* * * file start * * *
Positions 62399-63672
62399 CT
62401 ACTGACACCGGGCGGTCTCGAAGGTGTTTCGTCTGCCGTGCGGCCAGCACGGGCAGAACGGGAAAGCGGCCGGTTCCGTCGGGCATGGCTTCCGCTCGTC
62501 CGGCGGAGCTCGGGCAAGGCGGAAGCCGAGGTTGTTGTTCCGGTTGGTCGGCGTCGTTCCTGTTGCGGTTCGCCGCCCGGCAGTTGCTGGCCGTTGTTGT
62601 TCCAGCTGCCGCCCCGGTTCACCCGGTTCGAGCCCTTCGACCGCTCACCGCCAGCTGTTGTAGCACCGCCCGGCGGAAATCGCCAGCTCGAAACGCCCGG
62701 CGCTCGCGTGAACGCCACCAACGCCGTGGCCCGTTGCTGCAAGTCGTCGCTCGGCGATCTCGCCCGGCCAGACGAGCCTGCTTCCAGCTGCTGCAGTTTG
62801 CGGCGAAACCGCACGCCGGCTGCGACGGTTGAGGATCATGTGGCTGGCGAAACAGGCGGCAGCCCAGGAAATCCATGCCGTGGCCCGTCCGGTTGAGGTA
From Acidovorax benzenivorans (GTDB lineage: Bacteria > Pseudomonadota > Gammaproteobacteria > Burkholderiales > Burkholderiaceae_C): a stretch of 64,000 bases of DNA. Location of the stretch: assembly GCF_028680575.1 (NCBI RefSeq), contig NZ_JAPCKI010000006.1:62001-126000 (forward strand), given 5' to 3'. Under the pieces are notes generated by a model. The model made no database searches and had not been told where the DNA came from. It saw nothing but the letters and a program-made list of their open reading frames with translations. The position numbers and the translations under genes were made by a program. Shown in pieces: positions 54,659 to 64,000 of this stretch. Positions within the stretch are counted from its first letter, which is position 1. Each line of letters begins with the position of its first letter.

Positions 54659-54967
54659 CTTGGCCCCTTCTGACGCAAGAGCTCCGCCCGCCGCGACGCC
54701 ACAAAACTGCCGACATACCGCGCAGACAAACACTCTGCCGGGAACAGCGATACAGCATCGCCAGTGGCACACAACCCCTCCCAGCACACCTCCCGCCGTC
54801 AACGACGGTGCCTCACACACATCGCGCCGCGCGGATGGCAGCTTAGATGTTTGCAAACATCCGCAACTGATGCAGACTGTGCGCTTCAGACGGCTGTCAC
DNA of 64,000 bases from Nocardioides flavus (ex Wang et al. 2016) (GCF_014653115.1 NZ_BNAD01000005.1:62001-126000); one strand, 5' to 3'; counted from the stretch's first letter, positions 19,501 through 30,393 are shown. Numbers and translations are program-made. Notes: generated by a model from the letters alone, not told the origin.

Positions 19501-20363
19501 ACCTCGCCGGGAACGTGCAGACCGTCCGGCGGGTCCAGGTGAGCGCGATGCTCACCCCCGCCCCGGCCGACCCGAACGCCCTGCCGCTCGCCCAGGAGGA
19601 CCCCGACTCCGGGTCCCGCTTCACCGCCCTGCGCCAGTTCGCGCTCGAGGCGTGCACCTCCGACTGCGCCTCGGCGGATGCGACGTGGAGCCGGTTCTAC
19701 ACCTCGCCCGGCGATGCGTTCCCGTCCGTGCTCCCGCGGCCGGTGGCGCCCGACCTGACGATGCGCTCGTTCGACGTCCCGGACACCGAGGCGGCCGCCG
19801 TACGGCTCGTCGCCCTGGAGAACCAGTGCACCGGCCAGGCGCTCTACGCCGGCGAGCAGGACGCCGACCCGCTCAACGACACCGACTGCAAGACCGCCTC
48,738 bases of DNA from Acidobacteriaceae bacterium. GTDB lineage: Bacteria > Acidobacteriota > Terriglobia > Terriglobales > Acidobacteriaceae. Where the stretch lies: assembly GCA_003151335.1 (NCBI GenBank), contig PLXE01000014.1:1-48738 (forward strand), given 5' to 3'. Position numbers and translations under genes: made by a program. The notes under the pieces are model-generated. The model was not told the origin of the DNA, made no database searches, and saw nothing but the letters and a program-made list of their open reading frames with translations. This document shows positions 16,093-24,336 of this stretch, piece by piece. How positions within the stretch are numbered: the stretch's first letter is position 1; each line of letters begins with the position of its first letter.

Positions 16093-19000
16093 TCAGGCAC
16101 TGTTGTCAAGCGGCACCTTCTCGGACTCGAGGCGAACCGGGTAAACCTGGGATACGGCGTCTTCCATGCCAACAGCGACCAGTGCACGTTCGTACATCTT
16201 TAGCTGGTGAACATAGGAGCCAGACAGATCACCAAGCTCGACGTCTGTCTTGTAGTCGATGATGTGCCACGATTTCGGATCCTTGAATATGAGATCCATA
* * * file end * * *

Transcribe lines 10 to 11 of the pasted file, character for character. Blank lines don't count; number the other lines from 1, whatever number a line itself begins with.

54659 CTTGGCCCCTTCTGACGCAAGAGCTCCGCCCGCCGCGACGCC
54701 ACAAAACTGCCGACATACCGCGCAGACAAACACTCTGCCGGGAACAGCGATACAGCATCGCCAGTGGCACACAACCCCTCCCAGCACACCTCCCGCCGTC